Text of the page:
Ancestry does not have an edit report in their web site. At least I can’t find one. That amazed me. One would think that would be an easy program to write! Especially given that one of their main products is building trees!

MyHeritage does have a slick online editing routine called Consistency Checker. It is fun and easy to use. It even flagged a completely blank record. The problem was that that record was not attached to anything, so I couldn’t find it.

My master database is the Ancestry tree, I previously uploaded my Gedcom into MyHeritage, so I had to fix the data in Ancestry.

I finally found the blank record in Ancestry by running the List of All People found under the Tree Search when a tree is open. It had sorted to the top!

LearnForeverLearn and MyHeritage flag many of the same errors. But MyHeritage has a few unique nice ones, like multiple spaces between names in a name field.

If you are MyHeritage only, you are ok. Just run the Consistency Checker once in a while.

If you are Ancestry only, you should use the LearnForeverLearn/ancestors web site. Or use a copy of RootsMagic at our local FHC. The report you need is under Tools called Problem Search.

If you are Ancestry and MyHeritage like me, then use all 4! And slow down when adding new records. And be super careful when copying data from other trees! Edit and source as you go. (My problem lately has been adding DNA matches discovered in Thrulines to my tree. Lots of those people have not yet read these posts!) 🙂

Saving your family tree

More thoughts in the rain.  Suppose you are one of the lucky ones who has researched and created a rather large family tree.  You want to preserve the data and share it with others, but there are many reasons why you can’t. Not everyone wants to use FamilySearch, especially when living people are involved.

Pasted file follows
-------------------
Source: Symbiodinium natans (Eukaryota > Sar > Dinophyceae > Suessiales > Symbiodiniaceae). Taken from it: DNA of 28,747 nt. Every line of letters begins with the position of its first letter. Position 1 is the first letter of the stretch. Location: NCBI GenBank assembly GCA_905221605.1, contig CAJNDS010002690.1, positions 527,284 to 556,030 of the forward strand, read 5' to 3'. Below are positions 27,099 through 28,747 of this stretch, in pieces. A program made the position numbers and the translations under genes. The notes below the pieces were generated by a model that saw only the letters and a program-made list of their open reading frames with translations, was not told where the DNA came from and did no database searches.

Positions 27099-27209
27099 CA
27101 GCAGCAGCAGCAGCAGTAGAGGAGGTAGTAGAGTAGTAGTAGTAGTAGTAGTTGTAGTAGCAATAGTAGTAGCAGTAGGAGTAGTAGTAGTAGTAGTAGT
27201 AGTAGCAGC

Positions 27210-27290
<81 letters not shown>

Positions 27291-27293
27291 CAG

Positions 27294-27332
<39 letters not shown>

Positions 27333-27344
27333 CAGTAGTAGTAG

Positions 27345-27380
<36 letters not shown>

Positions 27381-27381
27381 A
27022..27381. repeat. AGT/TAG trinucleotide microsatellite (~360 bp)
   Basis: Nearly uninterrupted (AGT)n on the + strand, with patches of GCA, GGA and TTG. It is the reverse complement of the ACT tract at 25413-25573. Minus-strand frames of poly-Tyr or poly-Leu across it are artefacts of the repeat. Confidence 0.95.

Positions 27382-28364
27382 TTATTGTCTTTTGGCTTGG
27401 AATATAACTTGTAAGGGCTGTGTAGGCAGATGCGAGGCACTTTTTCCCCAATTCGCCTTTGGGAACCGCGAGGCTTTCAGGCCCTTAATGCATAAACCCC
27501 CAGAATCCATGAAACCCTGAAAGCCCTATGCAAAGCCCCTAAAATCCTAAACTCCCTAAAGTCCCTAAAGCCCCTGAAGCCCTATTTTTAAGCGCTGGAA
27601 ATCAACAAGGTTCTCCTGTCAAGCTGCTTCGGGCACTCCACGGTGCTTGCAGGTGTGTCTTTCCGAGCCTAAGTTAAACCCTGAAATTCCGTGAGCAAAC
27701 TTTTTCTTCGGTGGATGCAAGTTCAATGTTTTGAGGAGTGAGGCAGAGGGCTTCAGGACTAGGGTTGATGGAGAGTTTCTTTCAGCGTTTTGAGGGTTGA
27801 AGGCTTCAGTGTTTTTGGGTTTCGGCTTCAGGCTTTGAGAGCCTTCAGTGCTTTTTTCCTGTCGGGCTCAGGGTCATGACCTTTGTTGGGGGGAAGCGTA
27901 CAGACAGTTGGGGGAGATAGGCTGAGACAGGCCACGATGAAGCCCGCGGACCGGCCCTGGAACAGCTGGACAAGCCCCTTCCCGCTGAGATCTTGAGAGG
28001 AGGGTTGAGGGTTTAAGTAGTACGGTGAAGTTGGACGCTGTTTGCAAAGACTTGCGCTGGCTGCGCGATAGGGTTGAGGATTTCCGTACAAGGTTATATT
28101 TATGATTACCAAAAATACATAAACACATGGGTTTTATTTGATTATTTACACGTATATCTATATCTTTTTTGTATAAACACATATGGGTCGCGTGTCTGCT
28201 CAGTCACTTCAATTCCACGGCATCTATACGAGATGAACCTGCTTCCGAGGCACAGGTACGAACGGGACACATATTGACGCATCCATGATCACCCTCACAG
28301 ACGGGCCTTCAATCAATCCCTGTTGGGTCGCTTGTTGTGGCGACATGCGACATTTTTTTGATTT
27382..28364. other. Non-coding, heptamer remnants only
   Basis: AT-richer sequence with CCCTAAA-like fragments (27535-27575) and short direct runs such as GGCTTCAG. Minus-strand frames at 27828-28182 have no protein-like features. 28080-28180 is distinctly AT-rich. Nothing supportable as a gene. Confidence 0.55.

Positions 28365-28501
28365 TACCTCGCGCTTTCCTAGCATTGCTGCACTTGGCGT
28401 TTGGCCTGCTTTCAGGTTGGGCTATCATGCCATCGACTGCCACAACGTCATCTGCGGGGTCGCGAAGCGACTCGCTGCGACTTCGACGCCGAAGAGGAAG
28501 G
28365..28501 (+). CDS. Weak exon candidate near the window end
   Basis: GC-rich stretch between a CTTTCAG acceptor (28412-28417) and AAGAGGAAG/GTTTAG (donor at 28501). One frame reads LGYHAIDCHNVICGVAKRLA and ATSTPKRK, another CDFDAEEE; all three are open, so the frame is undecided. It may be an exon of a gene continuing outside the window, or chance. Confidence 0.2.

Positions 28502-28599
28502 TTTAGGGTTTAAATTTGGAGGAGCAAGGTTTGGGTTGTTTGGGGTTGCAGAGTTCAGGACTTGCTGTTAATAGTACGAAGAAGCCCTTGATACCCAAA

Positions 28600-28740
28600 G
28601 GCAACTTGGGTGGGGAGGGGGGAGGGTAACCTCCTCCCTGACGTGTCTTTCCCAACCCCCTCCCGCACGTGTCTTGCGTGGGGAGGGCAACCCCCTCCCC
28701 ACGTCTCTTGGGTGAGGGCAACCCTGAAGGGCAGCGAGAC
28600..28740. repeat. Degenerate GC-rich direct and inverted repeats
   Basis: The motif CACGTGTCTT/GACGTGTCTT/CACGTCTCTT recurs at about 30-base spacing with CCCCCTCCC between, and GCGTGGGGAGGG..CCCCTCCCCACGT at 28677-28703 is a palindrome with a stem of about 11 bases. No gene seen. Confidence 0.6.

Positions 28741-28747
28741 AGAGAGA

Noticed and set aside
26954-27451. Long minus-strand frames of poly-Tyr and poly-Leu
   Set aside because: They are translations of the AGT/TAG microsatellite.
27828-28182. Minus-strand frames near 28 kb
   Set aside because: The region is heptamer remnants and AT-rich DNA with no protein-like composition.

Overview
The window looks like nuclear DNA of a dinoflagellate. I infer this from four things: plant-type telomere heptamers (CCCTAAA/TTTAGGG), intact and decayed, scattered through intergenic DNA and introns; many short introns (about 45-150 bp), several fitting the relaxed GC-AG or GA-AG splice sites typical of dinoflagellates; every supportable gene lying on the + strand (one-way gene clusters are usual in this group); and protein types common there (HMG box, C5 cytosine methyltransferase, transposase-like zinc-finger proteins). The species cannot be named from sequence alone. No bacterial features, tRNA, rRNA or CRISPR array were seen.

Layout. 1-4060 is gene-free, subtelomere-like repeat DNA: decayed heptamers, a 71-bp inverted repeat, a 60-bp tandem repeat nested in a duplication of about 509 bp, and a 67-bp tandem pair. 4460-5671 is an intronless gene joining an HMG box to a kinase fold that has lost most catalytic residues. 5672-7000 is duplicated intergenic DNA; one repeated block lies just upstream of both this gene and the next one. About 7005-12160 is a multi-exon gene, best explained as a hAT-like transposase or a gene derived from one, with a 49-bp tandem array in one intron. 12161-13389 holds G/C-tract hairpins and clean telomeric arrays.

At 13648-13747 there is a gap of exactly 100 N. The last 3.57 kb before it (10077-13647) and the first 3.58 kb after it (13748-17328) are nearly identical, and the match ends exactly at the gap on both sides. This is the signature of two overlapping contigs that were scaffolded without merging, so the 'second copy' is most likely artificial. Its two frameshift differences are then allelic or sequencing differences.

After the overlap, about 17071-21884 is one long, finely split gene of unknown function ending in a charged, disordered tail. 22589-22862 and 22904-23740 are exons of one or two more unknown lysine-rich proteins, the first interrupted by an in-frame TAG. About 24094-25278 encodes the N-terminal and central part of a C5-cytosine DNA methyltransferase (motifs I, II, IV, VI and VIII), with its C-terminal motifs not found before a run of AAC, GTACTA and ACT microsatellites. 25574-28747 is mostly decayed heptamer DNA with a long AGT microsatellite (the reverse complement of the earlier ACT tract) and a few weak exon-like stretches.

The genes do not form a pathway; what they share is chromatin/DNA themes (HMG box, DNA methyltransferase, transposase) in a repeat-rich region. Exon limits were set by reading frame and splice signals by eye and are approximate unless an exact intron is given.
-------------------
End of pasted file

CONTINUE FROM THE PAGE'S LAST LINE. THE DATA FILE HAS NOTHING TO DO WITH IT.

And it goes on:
The funny thing is, no one ever talks about this kind of a puzzle during the meetings here at MoCoGenSo.  We act like everyone in genealogy is just out to search or source. Trust me, I am not about to create a “talk” here about various ideas to help with this issue.  Following is just a couple of ideas that might lead someone to think outside the box. 

If just preserving the data is more important than retaining a database, I suggest that HTML will continue to exist for at least as long as other options.  Thus I would consider using GedSite to create HTML files of the entire project a very good preservation alternative.  While this does not save the project as a database, it does preserve all the data in a very readable format. 

GedSite, developed by John Cardinale, creates web pages from a GEDCOM file. It generates either narrative or grid style person pages, a master index, a surname index, source pages, and any other pages you wish to add. You can review the site on your own PC before you share it with anyone. You can publish it on the web, or distribute it via a DVD or flash drive. 

Find out more here:

There is also an archive hosting plan from Family History Hosting LLC operated by John Cardinal which ensures your genealogy files will stay online for 10 years from your last payment. Frankly, this method may be easier than trying to create a blog yourself and then building the HTML reading system yourself. You can have your own family tree web site!